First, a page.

Client financial education has been one of the biggest problems in the UK for a number of years and research shows that it also an issue in Asia.
Quilter International surveyed 107 high net worth (HNW) individuals across Hong Kong and Singapore and found 47% believe their greatest concern is a lack of financial knowledge about managing their wealth.
Despite this, 53% across both regions want to be actively involved in managing their wealth, meaning that they are part of the decision-making process and are informed about why actions are being taken.
This highlights an opportunity for wealth managers and financial advisers to educate and empower HNWs so that they can make better informed decisions about their wealth.
Education is an important area in the advice sector especially as the greatest wealth transfer is currently underway and next gen clients need to be informed about their incoming financial affairs.
Only 30% say they have had discussions which explain why wealth transfers and inheritance plans are important to them and their family.
For beneficiaries, this drops to just 16% showing that there is a need for professional advice.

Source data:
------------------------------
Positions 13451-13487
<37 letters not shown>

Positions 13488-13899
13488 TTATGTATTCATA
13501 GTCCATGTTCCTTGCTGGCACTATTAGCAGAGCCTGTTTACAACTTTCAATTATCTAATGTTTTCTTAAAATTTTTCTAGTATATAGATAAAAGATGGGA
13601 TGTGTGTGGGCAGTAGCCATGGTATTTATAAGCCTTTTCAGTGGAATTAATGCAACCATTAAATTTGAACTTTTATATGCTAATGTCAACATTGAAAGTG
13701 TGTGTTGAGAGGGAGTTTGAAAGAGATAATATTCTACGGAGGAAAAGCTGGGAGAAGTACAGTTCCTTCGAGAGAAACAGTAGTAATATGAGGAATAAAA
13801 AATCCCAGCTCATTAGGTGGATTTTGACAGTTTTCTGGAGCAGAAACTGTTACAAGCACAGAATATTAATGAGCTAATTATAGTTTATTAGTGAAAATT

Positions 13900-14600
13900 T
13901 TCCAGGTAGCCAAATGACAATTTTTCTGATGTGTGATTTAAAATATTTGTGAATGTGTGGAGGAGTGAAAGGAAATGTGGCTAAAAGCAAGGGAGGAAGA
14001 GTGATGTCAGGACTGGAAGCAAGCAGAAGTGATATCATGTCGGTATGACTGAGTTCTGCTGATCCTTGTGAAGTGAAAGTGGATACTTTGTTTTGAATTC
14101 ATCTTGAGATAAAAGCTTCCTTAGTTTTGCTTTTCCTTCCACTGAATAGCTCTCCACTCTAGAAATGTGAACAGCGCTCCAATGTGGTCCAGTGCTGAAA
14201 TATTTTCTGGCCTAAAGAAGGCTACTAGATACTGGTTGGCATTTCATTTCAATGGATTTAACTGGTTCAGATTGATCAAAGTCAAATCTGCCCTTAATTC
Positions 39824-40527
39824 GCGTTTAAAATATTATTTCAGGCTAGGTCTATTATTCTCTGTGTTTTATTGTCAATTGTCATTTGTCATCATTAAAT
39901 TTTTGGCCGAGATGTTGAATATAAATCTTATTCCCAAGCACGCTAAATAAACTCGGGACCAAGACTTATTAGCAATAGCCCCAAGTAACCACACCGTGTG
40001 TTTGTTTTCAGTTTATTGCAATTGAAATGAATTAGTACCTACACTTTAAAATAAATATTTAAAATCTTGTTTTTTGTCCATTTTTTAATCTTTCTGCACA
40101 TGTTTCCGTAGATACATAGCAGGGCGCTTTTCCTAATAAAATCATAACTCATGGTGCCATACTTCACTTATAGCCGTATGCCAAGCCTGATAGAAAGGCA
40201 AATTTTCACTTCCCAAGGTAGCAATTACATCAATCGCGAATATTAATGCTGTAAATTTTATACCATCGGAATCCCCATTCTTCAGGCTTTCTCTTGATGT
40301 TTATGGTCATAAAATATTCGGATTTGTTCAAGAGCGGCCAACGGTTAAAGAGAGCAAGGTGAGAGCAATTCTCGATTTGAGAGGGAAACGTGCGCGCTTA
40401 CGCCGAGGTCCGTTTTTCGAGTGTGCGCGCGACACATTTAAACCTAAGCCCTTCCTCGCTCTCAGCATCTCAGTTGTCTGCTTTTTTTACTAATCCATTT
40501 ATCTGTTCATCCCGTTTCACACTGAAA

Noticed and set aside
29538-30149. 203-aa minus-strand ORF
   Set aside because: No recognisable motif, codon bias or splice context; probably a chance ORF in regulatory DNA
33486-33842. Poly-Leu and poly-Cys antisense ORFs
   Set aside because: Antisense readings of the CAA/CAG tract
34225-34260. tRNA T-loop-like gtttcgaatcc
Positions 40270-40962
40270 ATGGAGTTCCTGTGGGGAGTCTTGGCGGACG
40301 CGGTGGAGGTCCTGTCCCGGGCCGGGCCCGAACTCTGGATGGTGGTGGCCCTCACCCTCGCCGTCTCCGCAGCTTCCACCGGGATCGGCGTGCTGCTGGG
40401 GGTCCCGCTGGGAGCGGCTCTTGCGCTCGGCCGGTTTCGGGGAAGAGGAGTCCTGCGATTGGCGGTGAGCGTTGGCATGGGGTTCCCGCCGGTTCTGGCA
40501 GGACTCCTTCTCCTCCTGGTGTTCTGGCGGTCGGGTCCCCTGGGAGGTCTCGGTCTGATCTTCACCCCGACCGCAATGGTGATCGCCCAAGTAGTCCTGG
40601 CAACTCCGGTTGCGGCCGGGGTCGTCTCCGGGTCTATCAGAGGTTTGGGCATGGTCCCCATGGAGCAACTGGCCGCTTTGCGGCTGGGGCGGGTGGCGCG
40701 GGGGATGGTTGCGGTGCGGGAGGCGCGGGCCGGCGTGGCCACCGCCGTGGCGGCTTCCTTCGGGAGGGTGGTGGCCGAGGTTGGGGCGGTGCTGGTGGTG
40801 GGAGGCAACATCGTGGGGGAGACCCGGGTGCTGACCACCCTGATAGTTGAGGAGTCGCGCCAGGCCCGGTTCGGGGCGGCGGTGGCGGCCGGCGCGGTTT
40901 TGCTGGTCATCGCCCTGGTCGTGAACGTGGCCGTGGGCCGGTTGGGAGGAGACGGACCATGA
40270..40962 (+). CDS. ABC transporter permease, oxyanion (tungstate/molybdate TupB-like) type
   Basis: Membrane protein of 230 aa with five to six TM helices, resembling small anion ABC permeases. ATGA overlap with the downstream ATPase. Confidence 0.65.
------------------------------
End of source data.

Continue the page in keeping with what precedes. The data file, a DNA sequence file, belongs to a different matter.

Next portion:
At present, 54% of HNW donors expect the wealth management industry to better educate them on how different wealth solutions and structures can best support the overall wealth transfer process.
‘Prone to inaction’
Ian Kloss, Quilter International Singapore chief executive, said: “The results of our research highlight that there is a big opportunity for wealth managers and financial advisers to help educate HNW individuals and demonstrate their competence and technical knowledge in their wealth and succession planning by taking a proactive role.
“HNW individuals are understandably interested in being a part of the wealth management decision-making process but are also keen to seek professional advice to help guide their decisions and currently feel they lack access to it.
“One of the problems our research has exposed is that, while wealth transfer conversations are happening typically within families, these conversations are failing to reveal how critical it is to get a wealth transfer plan in place.
“Traditionally, these conversations could be a challenge within most parts of Asia. A mix of perceptions and cultural factors has stifled open discussion between generations.
“Without a good level of financial and technical knowledge or an understanding of why wealth transfer plans are important, HNW individuals may be prone to inaction or making the wrong decisions. We believe wealth managers and financial advisers can play a critical role in introducing the topic, exposing its significance and getting families aligned.”